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No need to scratch beneath the surface of this text to find the glint of gold. It’s apparent right from the start.

A tender, probing appreciation of what lies just below the surface.

Tucked beneath a quilt in the center of the bed, Finn is having a horrible day. “Grandpa wanted to talk about it. Finn did not.” The child is quite certain that Grandpa won’t understand, but the old man convinces Finn to take a walk with him (still under the quilt) and is soon pointing out instances where what’s on the surface conceals hidden complexities—trees with deep roots, for instance, and water teeming with fish. “Beneath appearances are experiences. Beneath actions are explanations. Beneath what’s different is what’s the same,” he says. As Finn slowly emerges from the quilt, Grandpa ties it all together: “Beneath someone who looks like they won’t understand…is someone who knows exactly how you feel.” As in her The Rabbit Listened (2018), Doerrfeld has crafted another brief yet incisive picture book. Here, her cozy yet vibrant art advocates for understanding and acceptance alongside the artist’s unique brand of straightforward simplicity. Grandpa’s tour begins big (with nature) and seems to narrow in focus (with an exploration of emotions), but Doerrfeld caps the book off brilliantly with Finn pointing out the cosmic stars above. “Don’t worry…I’ll remember to think of what’s beneath”—a breathtaking clincher. Grandpa and Finn are both tan-skinned. (This book was reviewed digitally.)

No need to scratch beneath the surface of this text to find the glint of gold. It’s apparent right from the start. (Picture book. 4-7)

Pub Date: Jan. 17, 2023

ISBN: 978-0-316-31226-4

Page Count: 40

Publisher: Little, Brown

Review Posted Online: Nov. 15, 2022

Kirkus Reviews Issue: Dec. 1, 2022

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While this is a fairly bland treatment compared to Deborah Lee Rose and Carey Armstrong-Ellis’ The Twelve Days of...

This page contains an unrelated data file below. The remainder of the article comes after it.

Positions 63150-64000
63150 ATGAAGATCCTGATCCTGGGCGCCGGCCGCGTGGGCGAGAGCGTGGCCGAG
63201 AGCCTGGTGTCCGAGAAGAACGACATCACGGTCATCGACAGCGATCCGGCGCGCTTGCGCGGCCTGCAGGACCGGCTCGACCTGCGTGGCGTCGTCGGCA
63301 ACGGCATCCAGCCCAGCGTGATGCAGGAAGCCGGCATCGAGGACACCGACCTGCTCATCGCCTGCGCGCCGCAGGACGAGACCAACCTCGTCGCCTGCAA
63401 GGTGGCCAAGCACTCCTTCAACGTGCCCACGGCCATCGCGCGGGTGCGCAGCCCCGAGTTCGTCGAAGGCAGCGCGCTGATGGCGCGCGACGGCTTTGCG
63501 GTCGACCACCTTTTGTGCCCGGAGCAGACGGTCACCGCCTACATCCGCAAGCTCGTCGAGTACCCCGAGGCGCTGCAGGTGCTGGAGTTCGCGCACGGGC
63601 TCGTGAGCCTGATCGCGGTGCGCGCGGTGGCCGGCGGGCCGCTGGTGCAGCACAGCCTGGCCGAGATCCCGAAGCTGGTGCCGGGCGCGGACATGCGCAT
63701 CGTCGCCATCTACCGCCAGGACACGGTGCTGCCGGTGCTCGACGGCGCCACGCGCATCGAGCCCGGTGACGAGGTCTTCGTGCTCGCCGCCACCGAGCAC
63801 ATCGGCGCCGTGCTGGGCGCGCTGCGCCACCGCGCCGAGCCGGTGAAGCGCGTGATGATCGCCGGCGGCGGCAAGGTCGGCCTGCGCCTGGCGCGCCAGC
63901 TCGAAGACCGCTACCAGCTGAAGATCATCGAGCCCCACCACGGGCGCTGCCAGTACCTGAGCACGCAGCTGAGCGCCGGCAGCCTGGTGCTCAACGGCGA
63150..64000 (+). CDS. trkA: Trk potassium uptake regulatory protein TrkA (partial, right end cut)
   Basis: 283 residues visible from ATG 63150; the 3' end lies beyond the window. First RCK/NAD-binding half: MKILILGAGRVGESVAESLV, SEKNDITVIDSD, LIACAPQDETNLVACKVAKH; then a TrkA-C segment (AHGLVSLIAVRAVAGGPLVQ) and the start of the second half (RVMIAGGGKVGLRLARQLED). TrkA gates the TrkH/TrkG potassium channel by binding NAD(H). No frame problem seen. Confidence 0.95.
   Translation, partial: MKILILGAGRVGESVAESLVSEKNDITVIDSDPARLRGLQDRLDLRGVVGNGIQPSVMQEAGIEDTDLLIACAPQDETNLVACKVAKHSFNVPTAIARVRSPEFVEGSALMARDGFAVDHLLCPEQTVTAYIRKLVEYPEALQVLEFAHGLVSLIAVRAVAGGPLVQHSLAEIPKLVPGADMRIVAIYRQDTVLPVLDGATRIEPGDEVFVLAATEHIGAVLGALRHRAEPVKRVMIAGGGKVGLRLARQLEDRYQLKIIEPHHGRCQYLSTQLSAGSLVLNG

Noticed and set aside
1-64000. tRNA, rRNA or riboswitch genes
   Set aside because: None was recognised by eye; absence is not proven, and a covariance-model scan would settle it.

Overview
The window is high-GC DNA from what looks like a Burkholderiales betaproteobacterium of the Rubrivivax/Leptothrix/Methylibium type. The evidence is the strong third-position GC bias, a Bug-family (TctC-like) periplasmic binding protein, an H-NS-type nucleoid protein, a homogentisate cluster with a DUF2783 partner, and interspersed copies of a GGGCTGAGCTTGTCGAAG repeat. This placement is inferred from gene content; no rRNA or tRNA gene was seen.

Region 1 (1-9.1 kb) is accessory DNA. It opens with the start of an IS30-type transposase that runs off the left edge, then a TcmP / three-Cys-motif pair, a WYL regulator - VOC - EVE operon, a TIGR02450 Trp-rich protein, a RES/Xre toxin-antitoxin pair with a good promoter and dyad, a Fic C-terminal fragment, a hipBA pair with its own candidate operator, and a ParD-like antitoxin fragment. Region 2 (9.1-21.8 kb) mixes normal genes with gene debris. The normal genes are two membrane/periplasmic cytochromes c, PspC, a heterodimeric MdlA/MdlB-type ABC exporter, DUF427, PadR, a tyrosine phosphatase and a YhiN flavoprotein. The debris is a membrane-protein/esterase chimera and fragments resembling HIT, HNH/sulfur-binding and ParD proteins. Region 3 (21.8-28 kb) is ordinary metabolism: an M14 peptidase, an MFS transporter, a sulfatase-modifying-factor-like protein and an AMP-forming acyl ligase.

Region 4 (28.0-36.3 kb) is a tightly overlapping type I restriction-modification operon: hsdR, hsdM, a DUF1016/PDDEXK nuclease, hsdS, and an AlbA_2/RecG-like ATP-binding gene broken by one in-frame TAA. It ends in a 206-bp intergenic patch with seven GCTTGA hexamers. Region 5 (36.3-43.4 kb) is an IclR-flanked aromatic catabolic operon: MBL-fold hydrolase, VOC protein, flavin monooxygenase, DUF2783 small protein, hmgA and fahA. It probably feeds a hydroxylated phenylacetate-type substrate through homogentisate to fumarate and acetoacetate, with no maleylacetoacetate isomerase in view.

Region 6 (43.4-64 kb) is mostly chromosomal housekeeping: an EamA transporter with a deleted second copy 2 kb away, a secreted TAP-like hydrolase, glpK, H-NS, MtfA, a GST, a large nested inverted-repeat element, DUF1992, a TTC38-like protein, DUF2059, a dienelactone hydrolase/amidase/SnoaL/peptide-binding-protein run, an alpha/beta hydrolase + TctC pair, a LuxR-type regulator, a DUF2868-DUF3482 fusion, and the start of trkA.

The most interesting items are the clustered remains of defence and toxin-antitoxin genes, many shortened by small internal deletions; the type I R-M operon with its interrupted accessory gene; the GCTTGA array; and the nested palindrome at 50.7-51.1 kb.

Rabe follows a young girl through her first 12 days of kindergarten in this book based on the familiar Christmas carol.

The typical firsts of school are here: riding the bus, making friends, sliding on the playground slide, counting, sorting shapes, laughing at lunch, painting, singing, reading, running, jumping rope, and going on a field trip. While the days are given ordinal numbers, the song skips the cardinal numbers in the verses, and the rhythm is sometimes off: “On the second day of kindergarten / I thought it was so cool / making lots of friends / and riding the bus to my school!” The narrator is a white brunette who wears either a tunic or a dress each day, making her pretty easy to differentiate from her classmates, a nice mix in terms of race; two students even sport glasses. The children in the ink, paint, and collage digital spreads show a variety of emotions, but most are happy to be at school, and the surroundings will be familiar to those who have made an orientation visit to their own schools.

While this is a fairly bland treatment compared to Deborah Lee Rose and Carey Armstrong-Ellis’ The Twelve Days of Kindergarten (2003), it basically gets the job done. (Picture book. 4-7)

Pub Date: June 21, 2016

ISBN: 978-0-06-234834-0

Page Count: 32

Publisher: Harper/HarperCollins

Review Posted Online: May 3, 2016

Kirkus Reviews Issue: June 1, 2016

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Nice enough but not worth repeat reads.

Emma deals with jitters before playing the guitar in the school talent show.

Pop musician Kevin Jonas and his wife, Danielle, put performance at the center of their picture-book debut. When Emma is intimidated by her very talented friends, the encouragement of her younger sister, Bella, and the support of her family help her to shine her own light. The story is straightforward and the moral familiar: Draw strength from your family and within to overcome your fears. Employing the performance-anxiety trope that’s been written many times over, the book plods along predictably—there’s nothing really new or surprising here. Dawson’s full-color digital illustrations center a White-presenting family along with Emma’s three friends of color: Jamila has tanned skin and wears a hijab; Wendy has dark brown skin and Afro puffs; and Luis has medium brown skin. Emma’s expressive eyes and face are the real draw of the artwork—from worry to embarrassment to joy, it’s clear what she’s feeling. A standout double-page spread depicts Emma’s talent show performance, with a rainbow swirl of music erupting from an amp and Emma rocking a glam outfit and electric guitar. Overall, the book reads pretty plainly, buoyed largely by the artwork. (This book was reviewed digitally.)

Nice enough but not worth repeat reads. (Picture book. 4-6)

Pub Date: March 29, 2022

ISBN: 978-0-593-35207-6

Page Count: 40

Publisher: Razorbill/Penguin

Review Posted Online: Feb. 8, 2022

Kirkus Reviews Issue: March 1, 2022

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